NZ Rally competitors to get more international opportunities
New Zealand Rally competitors to get more international opportunities than ever in 2020
The opportunity to compete for both an FIA Regional and International championship and to compete as part of the FIA World Rally Championship (WRC) has never been more accessible for New Zealand rallying competitors.
The 2020 Brian Green Property Group New Zealand Rally Championship (NZRC) calendar sees three of the five rounds running as International events. The opening two rounds, Rally Otago and Rally Whangarei are both qualifying rounds for the FIA Pacific Cup, while the series will conclude with the FIA World Rally Championship round in Auckland.
Competitors who compete in two qualifying rounds of the FIA Pacific Cup will also be eligible to compete in the winner-take-all finale of the FIA Asia-Pacific Rally Championship (APRC), which will be held on Australia’s Coffs Coast in November.
The FIA’s policy to allow the rules of the National Sporting Authority (ASN) means competitors with vehicles eligible for the NZRC, both two and four-wheel drive, that comply with FIA safety standards and an equivalence formula that is likely to be very similar to the NZRC regulations will be eligible to compete.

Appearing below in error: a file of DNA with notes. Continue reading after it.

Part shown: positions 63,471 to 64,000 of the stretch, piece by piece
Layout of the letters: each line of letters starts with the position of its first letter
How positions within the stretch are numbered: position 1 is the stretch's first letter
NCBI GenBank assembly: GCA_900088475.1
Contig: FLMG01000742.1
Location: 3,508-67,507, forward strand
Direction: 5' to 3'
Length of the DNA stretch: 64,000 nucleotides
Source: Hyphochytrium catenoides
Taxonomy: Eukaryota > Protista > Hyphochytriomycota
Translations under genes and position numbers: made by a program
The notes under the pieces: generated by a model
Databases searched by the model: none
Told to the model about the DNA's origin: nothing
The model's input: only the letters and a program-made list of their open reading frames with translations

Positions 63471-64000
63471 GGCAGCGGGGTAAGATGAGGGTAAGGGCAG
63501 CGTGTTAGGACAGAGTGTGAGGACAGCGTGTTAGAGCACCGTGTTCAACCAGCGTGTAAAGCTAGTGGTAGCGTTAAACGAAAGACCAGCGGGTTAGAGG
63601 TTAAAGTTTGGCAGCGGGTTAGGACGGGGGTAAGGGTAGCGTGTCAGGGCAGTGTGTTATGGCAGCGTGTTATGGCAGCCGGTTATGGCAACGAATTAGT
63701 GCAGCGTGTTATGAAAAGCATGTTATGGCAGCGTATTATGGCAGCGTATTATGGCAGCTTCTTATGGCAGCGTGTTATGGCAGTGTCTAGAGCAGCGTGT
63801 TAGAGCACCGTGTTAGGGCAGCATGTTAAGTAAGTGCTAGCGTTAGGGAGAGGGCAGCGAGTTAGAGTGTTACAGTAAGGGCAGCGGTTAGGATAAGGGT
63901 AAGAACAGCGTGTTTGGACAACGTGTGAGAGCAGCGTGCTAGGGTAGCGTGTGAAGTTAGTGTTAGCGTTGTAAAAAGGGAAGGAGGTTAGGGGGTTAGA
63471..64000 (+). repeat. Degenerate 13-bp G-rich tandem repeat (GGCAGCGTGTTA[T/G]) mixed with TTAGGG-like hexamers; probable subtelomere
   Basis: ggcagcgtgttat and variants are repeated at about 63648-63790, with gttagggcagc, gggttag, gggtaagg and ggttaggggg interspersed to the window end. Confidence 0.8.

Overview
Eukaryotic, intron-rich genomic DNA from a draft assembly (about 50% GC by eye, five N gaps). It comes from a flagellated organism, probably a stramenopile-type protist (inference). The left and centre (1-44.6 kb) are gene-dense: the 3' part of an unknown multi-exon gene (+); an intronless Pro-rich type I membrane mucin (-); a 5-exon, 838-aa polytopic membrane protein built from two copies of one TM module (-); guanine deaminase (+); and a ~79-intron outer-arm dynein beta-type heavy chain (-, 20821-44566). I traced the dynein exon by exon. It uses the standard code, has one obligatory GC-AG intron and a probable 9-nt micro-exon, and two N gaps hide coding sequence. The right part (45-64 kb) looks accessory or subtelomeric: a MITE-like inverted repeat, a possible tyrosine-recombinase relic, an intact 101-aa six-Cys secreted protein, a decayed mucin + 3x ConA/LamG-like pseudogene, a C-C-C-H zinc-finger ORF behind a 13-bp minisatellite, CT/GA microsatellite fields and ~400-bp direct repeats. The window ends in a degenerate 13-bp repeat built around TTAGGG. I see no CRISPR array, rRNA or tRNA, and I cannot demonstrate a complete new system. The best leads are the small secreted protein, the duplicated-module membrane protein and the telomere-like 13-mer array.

MotorSport New Zealand’s CEO, Simon Baker, says this announcement will be ‘fantastic for the sport’.
“The opportunities for rallying competitors to take part in international events and compete for an FIA regional championship is fantastic for the sport,” said Baker.
“Obviously the return of the WRC is massive, it allows New Zealanders to pit themselves against the best in the world.
“The new format of the APRC makes the opportunity to put their names alongside Kiwi legends Rod Millen and Possum Bourne a realistic possibility without a budget that runs into the hundreds of thousands of dollars.
“This season we saw Mike Young along with Jack and Andrew Hawkeswood travel to China which saw Andrew take a superb second place at the final in China, but the conditions in Coffs Harbour should be a lot more familiar to New Zealand competitors, as well as being logistically a lot more achievable.”